The Penguin Ninja Swim Challenge

Rory Southworth swimming in open water

It’s dark. I mean, it’s full-on pitch black. I briefly bring my head out of the water to sight what I think must be a single house with a light on at the end of Coniston Water. 6pm in November and I’m in the middle of a lake, swimming head down front crawl, in what feels like absolute night time. All I can see is that one light in the distance I’m swimming towards; that and the glow from my lit-up tow float I drag behind me.

These may not be the conditions most people desire for a wild swim. But this is what most of my winter swimming looks like in order to complete the set distance for the Penguin Ninja challenge.

The Penguin Ninja challenge is one of the new Polar Bear challenges recently launched. For the first time, swimmers are allowed to wear a wetsuit. Game-changer. I first heard about the challenge doing my outdoor swim apprenticeship, when I made the transition from ‘just a runner’, to a runner who swims.

The swim group I first learnt ethics and best practice from was full of ‘Polar Bears’: swimmers who’d completed the challenge where you swim a set distance outside throughout each month in the winter swim season (which runs from November to March).

What makes the Penguin Ninja challenge especially exciting? For me, it’s that as someone who spends the whole of winter swimming in a wetsuit, it means I can finally enjoy the Polar Bear challenge without having to swap out my garment of choice for a swimsuit.

The “Ninja” challenge is the toughest options of the Penguin wetsuit-wearing challenges, requiring you to swim a total of at least 3km per month, as well as these 10 set swims over the season:

  • Swim 1 – 1500 metres at 9.00 degrees or less
  • Swim 2 -2000 metres at 9.00 degrees or less
  • Swim 3 -1250 metres at 8.00 degrees or less
  • Swim 4 -1750 metres at 8.00 degrees or less
  • Swim 5 – 1000 metres at 7.00 degrees or less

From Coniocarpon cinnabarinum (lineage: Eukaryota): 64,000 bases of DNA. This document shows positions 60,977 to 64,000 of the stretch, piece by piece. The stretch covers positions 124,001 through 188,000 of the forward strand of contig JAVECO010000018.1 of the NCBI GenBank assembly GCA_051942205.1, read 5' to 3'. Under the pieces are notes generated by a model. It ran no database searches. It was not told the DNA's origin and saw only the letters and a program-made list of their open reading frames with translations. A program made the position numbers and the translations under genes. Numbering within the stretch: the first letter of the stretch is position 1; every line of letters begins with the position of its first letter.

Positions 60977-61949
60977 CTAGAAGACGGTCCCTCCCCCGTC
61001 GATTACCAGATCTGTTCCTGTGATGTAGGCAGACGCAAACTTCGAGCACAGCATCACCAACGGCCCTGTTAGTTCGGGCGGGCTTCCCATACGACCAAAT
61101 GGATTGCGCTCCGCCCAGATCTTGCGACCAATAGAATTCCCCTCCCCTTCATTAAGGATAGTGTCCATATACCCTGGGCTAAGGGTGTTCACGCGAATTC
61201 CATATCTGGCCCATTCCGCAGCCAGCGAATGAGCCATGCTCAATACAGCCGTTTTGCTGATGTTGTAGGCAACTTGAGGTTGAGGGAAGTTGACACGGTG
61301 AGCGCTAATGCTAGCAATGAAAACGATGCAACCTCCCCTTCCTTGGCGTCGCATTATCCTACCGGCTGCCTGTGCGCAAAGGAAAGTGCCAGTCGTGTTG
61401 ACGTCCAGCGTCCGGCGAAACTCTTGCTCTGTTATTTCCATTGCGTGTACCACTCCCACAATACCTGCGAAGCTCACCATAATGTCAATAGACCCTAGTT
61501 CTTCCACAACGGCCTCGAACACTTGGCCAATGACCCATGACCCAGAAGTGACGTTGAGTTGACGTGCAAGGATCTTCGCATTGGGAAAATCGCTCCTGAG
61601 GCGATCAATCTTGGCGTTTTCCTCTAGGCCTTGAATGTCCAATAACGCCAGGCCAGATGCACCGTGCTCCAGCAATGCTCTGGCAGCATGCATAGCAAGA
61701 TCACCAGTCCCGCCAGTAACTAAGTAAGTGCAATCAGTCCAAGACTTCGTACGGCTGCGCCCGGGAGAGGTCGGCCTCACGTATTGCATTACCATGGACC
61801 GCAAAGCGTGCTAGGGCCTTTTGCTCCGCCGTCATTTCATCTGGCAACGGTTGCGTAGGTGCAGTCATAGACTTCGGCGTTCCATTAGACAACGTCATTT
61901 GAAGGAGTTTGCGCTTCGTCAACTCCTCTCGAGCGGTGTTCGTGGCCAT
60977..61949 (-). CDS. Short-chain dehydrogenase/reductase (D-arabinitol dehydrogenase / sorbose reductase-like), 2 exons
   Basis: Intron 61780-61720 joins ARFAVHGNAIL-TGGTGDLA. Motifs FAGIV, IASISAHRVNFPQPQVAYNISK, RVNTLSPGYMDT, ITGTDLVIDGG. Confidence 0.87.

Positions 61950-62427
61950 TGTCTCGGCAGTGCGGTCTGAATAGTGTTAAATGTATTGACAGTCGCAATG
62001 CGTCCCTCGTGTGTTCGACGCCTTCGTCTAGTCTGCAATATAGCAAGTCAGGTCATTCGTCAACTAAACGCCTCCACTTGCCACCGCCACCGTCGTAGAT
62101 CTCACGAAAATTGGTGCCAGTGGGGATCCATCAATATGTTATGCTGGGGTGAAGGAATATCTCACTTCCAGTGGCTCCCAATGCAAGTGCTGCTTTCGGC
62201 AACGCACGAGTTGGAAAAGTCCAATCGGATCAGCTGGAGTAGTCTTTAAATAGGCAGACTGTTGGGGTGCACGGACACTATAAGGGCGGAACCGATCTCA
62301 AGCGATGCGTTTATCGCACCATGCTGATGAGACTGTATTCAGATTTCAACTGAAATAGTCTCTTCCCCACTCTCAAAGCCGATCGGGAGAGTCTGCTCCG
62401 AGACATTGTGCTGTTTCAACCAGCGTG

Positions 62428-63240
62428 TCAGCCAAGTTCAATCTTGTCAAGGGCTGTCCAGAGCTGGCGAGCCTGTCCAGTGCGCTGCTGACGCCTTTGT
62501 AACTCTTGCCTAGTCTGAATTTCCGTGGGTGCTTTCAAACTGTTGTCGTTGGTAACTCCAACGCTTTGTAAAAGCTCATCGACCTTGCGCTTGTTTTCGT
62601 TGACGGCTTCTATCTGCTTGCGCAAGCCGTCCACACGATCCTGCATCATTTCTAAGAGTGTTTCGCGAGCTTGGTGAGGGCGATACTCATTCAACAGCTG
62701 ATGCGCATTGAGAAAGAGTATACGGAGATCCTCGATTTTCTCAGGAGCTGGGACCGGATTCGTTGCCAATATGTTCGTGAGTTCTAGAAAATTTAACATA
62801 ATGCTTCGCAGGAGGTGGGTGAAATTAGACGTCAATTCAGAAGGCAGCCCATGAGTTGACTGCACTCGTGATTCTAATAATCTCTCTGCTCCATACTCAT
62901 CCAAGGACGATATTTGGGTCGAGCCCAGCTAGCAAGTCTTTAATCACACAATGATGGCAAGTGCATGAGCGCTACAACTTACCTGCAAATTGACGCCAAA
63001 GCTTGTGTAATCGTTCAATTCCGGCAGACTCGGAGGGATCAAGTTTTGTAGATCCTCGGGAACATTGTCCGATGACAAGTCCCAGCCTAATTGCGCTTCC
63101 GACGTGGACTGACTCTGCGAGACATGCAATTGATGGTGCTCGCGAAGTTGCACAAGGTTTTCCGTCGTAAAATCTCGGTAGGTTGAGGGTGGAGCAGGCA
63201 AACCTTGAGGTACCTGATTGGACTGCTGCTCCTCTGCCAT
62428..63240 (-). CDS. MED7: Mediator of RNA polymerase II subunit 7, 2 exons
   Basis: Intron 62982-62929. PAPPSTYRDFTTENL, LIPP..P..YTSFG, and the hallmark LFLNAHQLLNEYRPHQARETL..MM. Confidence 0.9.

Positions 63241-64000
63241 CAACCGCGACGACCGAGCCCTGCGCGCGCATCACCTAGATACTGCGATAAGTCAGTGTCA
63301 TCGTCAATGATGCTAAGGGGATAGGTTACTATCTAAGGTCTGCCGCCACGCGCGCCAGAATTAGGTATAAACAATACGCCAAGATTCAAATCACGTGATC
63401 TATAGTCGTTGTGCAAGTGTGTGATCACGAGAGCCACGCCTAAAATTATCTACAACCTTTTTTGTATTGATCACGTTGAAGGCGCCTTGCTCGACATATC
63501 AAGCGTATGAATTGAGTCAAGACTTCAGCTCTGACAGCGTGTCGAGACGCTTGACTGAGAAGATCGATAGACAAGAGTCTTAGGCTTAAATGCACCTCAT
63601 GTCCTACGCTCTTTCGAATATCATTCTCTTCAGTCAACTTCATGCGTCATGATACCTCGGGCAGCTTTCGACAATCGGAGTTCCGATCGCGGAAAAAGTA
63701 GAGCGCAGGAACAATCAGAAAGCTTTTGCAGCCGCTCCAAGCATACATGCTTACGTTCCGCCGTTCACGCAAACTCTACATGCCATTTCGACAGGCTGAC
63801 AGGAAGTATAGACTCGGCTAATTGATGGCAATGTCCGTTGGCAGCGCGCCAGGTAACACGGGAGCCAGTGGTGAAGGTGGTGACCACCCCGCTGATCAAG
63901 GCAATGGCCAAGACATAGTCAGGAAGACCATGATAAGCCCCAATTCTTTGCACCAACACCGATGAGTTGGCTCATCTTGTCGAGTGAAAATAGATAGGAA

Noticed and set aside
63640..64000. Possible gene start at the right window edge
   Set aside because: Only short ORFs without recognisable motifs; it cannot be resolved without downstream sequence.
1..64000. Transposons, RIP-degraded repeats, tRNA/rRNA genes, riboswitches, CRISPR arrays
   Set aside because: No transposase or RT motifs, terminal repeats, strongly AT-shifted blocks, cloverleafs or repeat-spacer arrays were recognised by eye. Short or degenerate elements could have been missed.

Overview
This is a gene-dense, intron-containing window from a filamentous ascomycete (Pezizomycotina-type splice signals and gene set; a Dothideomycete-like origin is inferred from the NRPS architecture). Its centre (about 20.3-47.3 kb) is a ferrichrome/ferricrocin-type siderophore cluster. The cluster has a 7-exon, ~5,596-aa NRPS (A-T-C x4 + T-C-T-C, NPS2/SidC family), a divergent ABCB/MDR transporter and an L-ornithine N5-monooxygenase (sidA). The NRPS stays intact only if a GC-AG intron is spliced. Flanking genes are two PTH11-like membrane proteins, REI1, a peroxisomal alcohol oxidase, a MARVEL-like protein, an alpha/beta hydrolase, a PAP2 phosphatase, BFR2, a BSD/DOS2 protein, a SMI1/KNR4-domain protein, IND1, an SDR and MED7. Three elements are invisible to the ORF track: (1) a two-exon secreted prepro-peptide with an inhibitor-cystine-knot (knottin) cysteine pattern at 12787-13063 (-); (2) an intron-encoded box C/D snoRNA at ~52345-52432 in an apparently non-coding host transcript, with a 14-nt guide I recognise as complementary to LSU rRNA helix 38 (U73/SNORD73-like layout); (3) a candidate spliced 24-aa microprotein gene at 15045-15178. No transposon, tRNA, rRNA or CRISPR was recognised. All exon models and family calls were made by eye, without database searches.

• Swim 6 -1500 metres at 7.00 degrees or less
  • Swim 7 -750 metres at 6.00 degrees or less
  • Swim 8 -1250 metres at 6.00 degrees or less
  • Swim 9 – 450 metres at 5.00 degrees or less
  • Swim 10 – 1000 metres at 5.00 degrees or less

Back in the dark, I walk out of the water and up onto the shore. I’ve finished my second week of the challenge. In total, I’ve swum 5.4km, comfortably over the month’s target of 3km. So far, all my swims have been in the dark and in the bigger lakes, and whilst I always have two lanterns on the shore for my entry/exit point, I’m starting to realise how hard it is to sight my line when I’m swimming at night. Having to rely on whatever lights I can see on the lake as I swim away from my own lanterns is tricky. Practically, this makes swimming straight hard. Mentally it can feel a bit disorienting, not having a reference point when you’re heading out into the vast darkness. I’ve taken to sighting sideways the trees that line the shore for reassurance of my direction and as a further reference point.

Having swum the length of all the Lake District Tarns deeper than 10m during the winter swim season two years ago, I’m very much used to swimming in dark cold water. But this will be the first time I’m focusing on swimming specific set temperatures and figuring out how to find them around the many waters of the Lakes. I expect this’ll mean spending much more time in the water than previous projects and challenges to reach these distances. Good. That’s what I’m most looking forward to: seeing how I cope for longer distances and times in the cold temperatures. Just in the three swims I’ve completed so far I can tell it’s going to get hard fast. We’re not even below 10°c and it already feels perishing!

I know I need to be as protected as possible from the decreased temperatures. That’s why for this challenge, I’ll be swimming in the Speedo Xenon wetsuit (the same model I’ve been using the the past three years of my outdoor swimming), some wetsuit booties, wetsuit mitts, a Speedo swim cap and the Speedo Rift mask (with a small flashing light attached to the back strap). I’ve used this setup in the lowest of temperatures comfortably and trust that I’ll stay warm enough throughout the challenge to stay safe. I also always use a tow float with a light inside for extra visibility at night; that way, other lake users and my friends can see me. Alongside this I also tell my friends I swim with how long I am planning to be in the water for and when to expect me back.

I often find the coldest part of my winter swims to be changing out of my wetsuit post swim. So, to help with this, I find the best process is to dry off and change my top half as quickly as I can, putting on many insulating layers and always a warm hat to lock in that heat. Once my top half is covered and protected from the heat-zapping wind, I can then take my time drying and changing my lower half. Once my wetsuit is off I also put on dry mittens (often carrying a spare dry pair in case my first set gets wet) as cold hands hands can really reduce your dexterity after a swim.

I’m aiming to complete the set swims roughly in the listed order as the temperature drops into the deeper winter months, so that it feels progressive. However, chasing winter in the UK isn’t always as easy as that, which definitely makes it challenging!

It’s that challenge that keeps me fixed on that light on the edge of the lake, and putting one arm in front of another.

Rory Southworth



Writer and expert